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Opening statements begin Friday in Ahmaud Arbery murder trial

A Georgia judge made final decisions Thursday on the types of evidence that can be presented in the high-profile case of three white men charged with chasing and killing the 25-year-old Black man.

(CN) — The Georgia judge presiding over the high-profile case of three white men charged with murder for fatally shooting Ahmaud Arbery spent Thursday listening to one last round of pre-trial motions to limit the evidence that will be heard by the jury.

Superior Court Judge Timothy Walmsley granted the prosecution’s motion to exclude a toxicology report which showed a small amount of THC, the main psychoactive compound in marijuana, in Arbery’s system after his death.

Walmsley also rejected an attempt by defense attorneys to exclude a video taken from a police body camera which contains graphic, close-up footage of Arbery dying in the street from three shotgun wounds.

An attorney for Travis McMichael, the man accused of shooting Arbery, said parts of the video were “very inflammatory.” But the state insisted that the video was relevant to show the defendants’ interactions with police at the crime scene.

The judge sided with the state, ruling that the footage can be shown to jurors because it demonstrates the manner of the victim’s death and how the body was found.

McMichael, his father Gregory McMichael, and their neighbor William “Roddie” Bryan face charges including malice murder, felony murder, aggravated assault and false imprisonment. The three men, who are all white, have pleaded not guilty.

Defense attorneys say the McMichaels chased Arbery in their pick-up truck as he jogged through a Brunswick, Georgia neighborhood last February because they believed he had committed a burglary. They claim the men planned to detain Arbery under Georgia’s now-repealed citizen’s arrest law.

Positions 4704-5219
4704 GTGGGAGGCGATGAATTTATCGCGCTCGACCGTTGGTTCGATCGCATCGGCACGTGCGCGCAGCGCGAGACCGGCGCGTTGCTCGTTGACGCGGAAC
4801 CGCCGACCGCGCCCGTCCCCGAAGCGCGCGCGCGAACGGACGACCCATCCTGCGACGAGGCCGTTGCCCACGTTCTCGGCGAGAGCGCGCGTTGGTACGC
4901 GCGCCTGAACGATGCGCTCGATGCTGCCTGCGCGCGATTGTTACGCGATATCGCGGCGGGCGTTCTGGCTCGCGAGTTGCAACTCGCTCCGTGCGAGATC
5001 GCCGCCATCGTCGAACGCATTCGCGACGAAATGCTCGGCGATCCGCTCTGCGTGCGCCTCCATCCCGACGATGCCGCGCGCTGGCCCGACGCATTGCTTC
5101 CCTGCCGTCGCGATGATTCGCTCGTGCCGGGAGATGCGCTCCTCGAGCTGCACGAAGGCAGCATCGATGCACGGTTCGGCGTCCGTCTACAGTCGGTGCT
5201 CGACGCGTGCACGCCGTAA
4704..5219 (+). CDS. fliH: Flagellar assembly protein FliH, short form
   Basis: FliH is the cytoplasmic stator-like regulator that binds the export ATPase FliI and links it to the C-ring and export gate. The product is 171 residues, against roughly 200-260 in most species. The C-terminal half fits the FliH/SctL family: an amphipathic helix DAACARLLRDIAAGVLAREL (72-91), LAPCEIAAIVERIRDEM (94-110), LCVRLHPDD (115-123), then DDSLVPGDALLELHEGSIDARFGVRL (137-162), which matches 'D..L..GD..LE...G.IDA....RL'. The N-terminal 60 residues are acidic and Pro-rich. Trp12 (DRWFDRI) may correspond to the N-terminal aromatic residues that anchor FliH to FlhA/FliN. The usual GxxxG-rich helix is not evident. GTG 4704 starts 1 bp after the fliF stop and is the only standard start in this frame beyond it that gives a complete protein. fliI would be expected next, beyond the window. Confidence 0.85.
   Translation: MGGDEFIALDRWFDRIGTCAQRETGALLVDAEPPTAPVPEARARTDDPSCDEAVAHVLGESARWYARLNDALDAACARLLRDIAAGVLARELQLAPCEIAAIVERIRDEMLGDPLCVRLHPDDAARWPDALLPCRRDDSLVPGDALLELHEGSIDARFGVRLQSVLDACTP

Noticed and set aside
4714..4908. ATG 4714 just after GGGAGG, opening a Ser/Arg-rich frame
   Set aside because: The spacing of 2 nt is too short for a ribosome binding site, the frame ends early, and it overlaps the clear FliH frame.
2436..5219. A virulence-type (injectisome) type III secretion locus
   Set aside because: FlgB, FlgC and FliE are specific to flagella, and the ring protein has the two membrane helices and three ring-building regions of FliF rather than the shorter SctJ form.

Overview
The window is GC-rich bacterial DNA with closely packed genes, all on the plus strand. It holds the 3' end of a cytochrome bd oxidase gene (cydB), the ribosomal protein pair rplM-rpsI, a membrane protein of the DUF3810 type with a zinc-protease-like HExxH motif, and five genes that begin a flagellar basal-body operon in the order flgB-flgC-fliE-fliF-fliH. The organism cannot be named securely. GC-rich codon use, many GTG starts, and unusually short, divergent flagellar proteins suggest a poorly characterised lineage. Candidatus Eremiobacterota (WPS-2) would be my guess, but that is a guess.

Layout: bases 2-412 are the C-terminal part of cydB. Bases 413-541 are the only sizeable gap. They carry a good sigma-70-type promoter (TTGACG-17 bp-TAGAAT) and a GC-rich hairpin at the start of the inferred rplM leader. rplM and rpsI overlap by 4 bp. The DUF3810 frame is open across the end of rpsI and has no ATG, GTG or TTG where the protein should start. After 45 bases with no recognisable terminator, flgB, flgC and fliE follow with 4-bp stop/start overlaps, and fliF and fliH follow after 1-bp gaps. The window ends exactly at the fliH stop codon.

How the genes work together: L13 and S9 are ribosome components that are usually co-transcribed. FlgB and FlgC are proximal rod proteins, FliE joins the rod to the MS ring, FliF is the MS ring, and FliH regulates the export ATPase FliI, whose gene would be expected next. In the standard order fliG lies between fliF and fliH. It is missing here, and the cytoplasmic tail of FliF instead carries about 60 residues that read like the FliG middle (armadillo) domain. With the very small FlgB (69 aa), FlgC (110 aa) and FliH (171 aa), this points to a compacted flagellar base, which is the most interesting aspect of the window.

Greg McMichael told police at the scene of the shooting that his son shot Arbery in self-defense after the two men grappled for the gun. The 25-year-old Black man was unarmed at the time of the shooting.

Defense attorneys appeared to argue Thursday that smoking marijuana can cause aggression in people who, like Arbery, have been diagnosed with schizoaffective disorder. The judge ruled earlier this year that the victim’s mental health records will not be admissible as evidence.

Prosecutor Linda Dunikoski said the state did not plan on telling jurors about toxicology reports performed on Arbery’s body, telling the judge that she did not believe the discovery of “minute” amounts of THC in Arbery’s blood was relevant.

Dunikoski argued that the defense’s attempt to get the toxicology report into evidence was part of a plan to bolster the self-defense argument by creating a causal connection between Arbery’s alleged drug use and his allegedly aggressive behavior toward the defendants.

“Why Mr. Arbery did anything he did is completely irrelevant,” Dunikoski said. “The question is about what the defendants did, and they knew nothing about what was in his system.”

The judge also granted the state’s motion to exclude an expert who would have testified about Travis McMichael’s use of force.

It is not yet clear which way Walmsley will rule on a request to allow defense attorneys to tell the jury that Arbery was on probation when he was killed. The defense team has indicated that they would use the evidence to argue Arbery initially ran away from Bryan and the McMichaels because he was afraid of another run-in with the law.

The judge has also not yet ruled on the question of whether a license plate on the McMichaels’ vehicle, which featured the old Georgia state flag, will be blurred out in videos and photos presented to the jury. The flag, which was used from 1956 until 2001, featured the Confederate battle emblem.

Attorneys for the McMichaels have argued that the presence of the flag license plate could be prejudicial to their clients because many view Confederate symbols as racist.

Walmsley is expected to issue rulings on the remaining motions late Thursday or early Friday before the jury is seated.

The 12-member jury, which includes just one Black panelist, will be sworn in Friday morning and hear opening statements from attorneys on both sides in the Glynn County Courthouse.

One juror, a white woman, was dismissed for medical reasons Thursday afternoon and replaced with one of the alternate jurors. The alternate juror is reportedly also white.

The racial makeup of the jury in the case has already caused tensions in the courtroom and drawn nationwide scrutiny.

The judge said Wednesday that he agreed with prosecutors that the exclusion of all but one Black potential juror from the final panel appeared to be due to “intentional discrimination” but said he would not intervene because defense attorneys gave non-discriminatory reasons for excluding those jurors.

The U.S. Supreme Court has ruled that excluding jurors solely on the basis of their race or ethnicity is unconstitutional.

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